On 28 September Intercultural Dialogue Day will be celebrated by all the EFIL members and events focused on inclusion and equal opportunities will take place around Europe and North Africa. On this day grassroots volunteers organise public events to promote intercultural dialogue through youth exchanges, volunteering, and active citizenship. If you want to get involved contact AFS in your country or check out the Intercultural Dialogue Day page.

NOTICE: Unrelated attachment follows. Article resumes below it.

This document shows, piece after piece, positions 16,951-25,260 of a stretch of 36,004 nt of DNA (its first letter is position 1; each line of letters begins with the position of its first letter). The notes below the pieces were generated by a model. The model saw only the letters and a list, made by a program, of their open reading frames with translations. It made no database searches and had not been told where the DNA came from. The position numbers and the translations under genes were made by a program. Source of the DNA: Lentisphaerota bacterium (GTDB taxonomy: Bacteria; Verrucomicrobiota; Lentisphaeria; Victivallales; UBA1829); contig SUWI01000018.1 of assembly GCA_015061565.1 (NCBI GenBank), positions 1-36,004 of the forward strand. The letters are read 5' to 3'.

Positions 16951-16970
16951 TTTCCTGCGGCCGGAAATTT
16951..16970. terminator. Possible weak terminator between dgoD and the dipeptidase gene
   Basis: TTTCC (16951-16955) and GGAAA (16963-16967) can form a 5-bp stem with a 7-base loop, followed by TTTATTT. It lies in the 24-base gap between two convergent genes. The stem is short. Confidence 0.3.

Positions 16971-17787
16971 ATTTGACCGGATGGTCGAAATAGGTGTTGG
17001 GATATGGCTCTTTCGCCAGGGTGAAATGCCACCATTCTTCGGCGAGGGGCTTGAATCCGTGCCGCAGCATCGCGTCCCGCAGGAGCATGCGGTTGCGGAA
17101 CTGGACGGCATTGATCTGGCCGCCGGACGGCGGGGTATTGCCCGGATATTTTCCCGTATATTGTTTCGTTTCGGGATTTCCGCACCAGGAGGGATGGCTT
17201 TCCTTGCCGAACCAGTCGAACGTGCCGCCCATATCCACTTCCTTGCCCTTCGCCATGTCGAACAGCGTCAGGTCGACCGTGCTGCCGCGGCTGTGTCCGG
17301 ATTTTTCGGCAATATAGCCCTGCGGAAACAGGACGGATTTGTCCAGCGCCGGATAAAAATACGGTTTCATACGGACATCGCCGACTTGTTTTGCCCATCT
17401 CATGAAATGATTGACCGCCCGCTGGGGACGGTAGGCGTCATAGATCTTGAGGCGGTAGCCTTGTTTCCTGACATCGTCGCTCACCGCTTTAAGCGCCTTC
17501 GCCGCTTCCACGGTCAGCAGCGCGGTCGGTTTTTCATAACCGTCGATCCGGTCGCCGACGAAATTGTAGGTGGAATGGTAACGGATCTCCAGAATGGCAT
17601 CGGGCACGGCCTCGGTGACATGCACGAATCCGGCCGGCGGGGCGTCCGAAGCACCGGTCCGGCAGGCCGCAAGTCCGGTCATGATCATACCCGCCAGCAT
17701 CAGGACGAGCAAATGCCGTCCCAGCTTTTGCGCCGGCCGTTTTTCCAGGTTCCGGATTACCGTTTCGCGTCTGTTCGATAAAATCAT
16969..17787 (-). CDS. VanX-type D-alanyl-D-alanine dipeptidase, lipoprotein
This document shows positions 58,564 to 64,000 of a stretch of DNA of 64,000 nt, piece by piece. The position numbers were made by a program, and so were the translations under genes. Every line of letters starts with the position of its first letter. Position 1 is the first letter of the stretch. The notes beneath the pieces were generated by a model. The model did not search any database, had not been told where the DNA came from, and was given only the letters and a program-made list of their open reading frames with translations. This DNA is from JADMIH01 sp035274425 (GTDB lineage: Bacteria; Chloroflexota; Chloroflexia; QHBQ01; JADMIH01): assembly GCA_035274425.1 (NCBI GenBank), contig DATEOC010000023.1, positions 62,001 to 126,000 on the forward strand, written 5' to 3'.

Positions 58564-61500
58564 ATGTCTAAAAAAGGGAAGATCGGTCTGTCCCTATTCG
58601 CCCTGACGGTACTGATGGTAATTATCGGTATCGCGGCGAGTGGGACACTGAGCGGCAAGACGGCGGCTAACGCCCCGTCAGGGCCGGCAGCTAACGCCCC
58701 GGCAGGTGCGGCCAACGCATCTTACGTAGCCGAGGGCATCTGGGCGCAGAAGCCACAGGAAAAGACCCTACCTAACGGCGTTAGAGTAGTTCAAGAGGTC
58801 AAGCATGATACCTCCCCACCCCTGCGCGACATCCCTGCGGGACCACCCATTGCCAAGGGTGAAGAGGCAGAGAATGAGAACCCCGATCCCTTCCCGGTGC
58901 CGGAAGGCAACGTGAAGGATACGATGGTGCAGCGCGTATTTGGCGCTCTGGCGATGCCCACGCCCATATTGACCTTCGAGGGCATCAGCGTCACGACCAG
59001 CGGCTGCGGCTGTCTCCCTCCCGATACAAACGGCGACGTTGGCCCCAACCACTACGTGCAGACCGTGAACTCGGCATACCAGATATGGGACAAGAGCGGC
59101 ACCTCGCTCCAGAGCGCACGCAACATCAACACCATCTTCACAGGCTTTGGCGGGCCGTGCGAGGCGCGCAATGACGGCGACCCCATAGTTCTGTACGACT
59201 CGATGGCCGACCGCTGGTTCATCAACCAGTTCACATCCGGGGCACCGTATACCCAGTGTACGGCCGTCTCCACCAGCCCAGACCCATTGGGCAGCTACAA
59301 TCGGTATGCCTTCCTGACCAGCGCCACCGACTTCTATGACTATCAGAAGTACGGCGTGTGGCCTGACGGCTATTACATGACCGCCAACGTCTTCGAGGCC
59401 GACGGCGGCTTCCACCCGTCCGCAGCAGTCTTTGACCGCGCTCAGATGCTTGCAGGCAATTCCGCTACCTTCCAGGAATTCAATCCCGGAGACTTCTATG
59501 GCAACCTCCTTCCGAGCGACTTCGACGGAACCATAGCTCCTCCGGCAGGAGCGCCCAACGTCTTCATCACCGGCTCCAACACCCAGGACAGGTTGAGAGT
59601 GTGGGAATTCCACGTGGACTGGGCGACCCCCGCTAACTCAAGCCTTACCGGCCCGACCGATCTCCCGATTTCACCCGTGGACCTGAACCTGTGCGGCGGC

This article was written by Tinna Sveinsdottir, Communications Coordinator at the European Federation for intercultural Learning (EFIL), the umbrella for organisations that run AFS programmes in Europe and North Africa. EFIL organises numerous activities throughout the year for staff and volunteers in the AFS network including trainings, seminars, meetings and more. Every year EFIL identifies a topic that is the main focus of that year. In 2017 the topic has been “Inclusive intercultural learning: exchange organisations contributing to equal opportunities for young people”.